of a roach's underbelly. My bedsheets were taupe; my desk, solid
mahogany. There were ten old posters on my walls from sports teams
and campaigns I liked, or whatever design made me smile when I saw
it, but even those had faded to match the dismal room. But the
posters were still a source of comfort to me. The picture of Uncle
Sam was my favorite. I always smiled looking at him, the jubilant man
with the bloody red cheeks.
I always hated it when my father was
home. And when he was home, I was keenly aware of it. Even alone in
my room, I was terrified that he'd unravel the secrets I was
shrouded in. I wanted so badly to be isolated from him, to be normal
like most other German families, with a happy mother and a father who
wasn't a killer. Johann felt the need to spoil me before all the
other children, which only made me more afraid. The only thought
that'd run through my head when he was around was what
if I'm next?
Each present he gave me only made me feel worse. My father completely
resolved himself to materialism to win my favor. He had even told his
boss to let me evade the Hitlerjugend.
But that wasn't out of his love, that I was sure. Those mementos
were peace offerings. But what about when I didn't want one? What
about when he found my therapist? Would he kill me, too?
afraid of my father, and I hated him for that.
I looked around my
room, my eyes landing on a copy of Neuadel
aus Blut und Boden,
one of Hitler's many manifestoes. Over the years of his rule, the
book had seemed to find its way into every table in a house, even the
ones who didn't support the monarch. I thought it was because of
fear. I sure was terrified, and I believed that, deep down, we were
all afraid. Jews were afraid of being caught and killed, Nazis were
afraid of being executed, and everyone else was afraid of suffering
the fate of either of the other two groups of people. Hitler had made
ourselves our own worst enemy. His rule, based on hate, bred hate
within us, and it fractured a decaying society. Families split,
friendships ended, trust broke. Everyone not a Nazi was a walking
target, and every Nazi was an arrow. We had to make sure they didn't
fire--and they needed to make sure they wouldn't shoot themselves
in the foot. To pretend everything was normal we would whisper our
love with fear on our faces, saying it so often it was as though we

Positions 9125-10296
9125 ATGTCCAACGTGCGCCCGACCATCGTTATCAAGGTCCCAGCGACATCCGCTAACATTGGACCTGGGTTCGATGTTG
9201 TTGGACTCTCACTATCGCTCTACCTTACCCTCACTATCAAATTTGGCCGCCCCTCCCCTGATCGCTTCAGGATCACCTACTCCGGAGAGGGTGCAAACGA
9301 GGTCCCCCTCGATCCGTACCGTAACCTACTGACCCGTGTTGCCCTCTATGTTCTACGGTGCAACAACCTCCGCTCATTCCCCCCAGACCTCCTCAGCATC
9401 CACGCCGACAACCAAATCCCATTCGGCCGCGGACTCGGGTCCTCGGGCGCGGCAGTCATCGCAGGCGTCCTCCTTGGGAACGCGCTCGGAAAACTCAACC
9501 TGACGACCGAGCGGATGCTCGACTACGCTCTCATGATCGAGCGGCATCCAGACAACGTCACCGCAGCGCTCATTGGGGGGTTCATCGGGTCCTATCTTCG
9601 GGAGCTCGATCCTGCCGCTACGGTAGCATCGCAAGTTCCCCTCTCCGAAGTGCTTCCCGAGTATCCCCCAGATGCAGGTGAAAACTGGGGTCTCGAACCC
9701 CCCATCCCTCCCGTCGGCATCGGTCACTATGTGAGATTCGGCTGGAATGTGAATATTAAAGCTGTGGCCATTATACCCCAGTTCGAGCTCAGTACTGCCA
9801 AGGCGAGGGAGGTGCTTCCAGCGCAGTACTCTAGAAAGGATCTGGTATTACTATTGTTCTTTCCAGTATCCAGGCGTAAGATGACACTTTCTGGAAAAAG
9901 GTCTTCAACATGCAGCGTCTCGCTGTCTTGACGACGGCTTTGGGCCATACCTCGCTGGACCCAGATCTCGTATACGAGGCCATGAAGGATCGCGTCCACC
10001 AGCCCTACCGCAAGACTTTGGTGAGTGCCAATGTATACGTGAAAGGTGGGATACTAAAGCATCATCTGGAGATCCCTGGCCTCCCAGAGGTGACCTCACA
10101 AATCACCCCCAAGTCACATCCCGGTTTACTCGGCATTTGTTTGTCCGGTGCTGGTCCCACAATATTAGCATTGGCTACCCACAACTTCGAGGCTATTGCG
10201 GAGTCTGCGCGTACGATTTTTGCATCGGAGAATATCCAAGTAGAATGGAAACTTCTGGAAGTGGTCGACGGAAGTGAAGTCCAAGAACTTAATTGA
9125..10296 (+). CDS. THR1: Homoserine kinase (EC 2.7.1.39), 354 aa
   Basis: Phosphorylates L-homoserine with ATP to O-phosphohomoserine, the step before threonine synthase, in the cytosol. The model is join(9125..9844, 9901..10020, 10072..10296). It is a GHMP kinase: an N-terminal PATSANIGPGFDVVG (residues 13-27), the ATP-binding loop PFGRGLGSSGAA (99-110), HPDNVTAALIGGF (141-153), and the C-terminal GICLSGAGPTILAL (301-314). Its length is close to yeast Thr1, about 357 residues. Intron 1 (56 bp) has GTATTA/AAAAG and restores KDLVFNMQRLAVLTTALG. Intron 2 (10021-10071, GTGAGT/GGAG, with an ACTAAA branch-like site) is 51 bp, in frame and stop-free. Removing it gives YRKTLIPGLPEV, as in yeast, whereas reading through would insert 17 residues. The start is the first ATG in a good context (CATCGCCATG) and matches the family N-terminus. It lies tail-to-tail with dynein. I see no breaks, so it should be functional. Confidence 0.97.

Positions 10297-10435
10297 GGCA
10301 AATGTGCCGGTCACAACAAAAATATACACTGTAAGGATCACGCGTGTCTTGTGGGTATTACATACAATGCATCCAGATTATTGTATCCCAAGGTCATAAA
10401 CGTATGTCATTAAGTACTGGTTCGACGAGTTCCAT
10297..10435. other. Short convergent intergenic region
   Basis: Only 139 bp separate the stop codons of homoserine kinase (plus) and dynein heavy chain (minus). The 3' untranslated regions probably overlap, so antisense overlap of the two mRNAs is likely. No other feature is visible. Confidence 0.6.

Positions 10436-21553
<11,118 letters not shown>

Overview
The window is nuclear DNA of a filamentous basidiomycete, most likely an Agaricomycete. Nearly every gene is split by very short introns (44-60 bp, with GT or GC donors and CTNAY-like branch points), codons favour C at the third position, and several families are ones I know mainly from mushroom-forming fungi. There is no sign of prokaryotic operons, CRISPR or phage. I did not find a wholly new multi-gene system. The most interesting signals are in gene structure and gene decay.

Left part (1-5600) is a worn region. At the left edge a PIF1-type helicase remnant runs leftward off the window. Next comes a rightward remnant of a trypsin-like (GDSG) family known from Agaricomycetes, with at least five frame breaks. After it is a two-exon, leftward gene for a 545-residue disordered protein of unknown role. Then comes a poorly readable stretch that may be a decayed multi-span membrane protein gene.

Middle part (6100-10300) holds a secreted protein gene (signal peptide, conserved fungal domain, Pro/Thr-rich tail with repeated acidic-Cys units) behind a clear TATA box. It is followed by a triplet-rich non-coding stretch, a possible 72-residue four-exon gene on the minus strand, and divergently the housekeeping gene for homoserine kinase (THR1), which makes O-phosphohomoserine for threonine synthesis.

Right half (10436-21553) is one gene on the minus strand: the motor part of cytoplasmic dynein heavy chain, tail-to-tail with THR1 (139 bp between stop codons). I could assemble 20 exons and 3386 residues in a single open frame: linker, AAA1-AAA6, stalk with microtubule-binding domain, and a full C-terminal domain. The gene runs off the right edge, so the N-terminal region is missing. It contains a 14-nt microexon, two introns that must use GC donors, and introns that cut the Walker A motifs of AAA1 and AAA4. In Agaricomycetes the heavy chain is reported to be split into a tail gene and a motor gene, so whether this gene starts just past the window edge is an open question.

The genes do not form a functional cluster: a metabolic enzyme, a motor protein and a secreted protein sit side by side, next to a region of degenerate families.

had to convince ourselves that that feeling really was there.
with Hitler, there was no normal.
There was a knock on my door.
I wiped my eyes--there were two tear tracks on my face, which was
odd because I didn't remember crying--before opening the door.
was Johann. I felt the normal jolt of fear, nerves flooding into my
stomach as I opened the door eider, backing up to my bed. The flush
was gone from his cheeks, and he had his left arm hidden behind his
back. He smiled at me. "I got you something on my way back from
I paused, breathing through my nose. I took four breaths
before I responded, smiling and sitting down on my bed, blocking my
Uncle Sam poster. "Really? What?"
"Close your eyes." He
pinched my cheek. Only
I didn't like that, but I didn't say anything. "And open your
I did as told, smiling when something was placed in
complied. It was a poster. Hitler's face was at the top, staring
out away from the poster. Beneath him was a sea of red, blending in
with the black outlines of soldiers and tanks. FOR
read underneath in big, block-like white letters.
can't take this. Taking
the poster was wrong,
it was an uneven number, and it was something I didn't believe in,
and it was from my father. All
smiled weakly. "Thank you."
Johann smiled, reaching out to
ruffle my hair. That was two loving acts. A nice, round, even number.
I felt myself breathing a little easier. "We stopped in Potsdam on
the way back. And I saw that poster and thought it'd be perfect for
you, Oskar. I know how you like the way it looks, having all of them
up on your wall."
I stopped as a cold feeling formed inside.
That was an eleventh poster. I needed another one. "Do you have
Johann chuckled. "You like it that much?"
I shrugged, feeling like I was watching from a birds-eye view.
"Something like that," I added quietly. My eyes darted around the
room to avoid his gaze and I felt them go wide, like the eyes my
mother warned me against having.
"Well, I'll go out and get
you another tomorrow. How does that sound?"
took a deep breath, my foot tapping rapidly against the door. It
wasn't right. "I'm going to go to bed now."
nodded, smiling as he stood up. "Good night, kid." He shut the
door behind him, and I waved.
I threw the poster into the closet
as soon as the door clicked closed.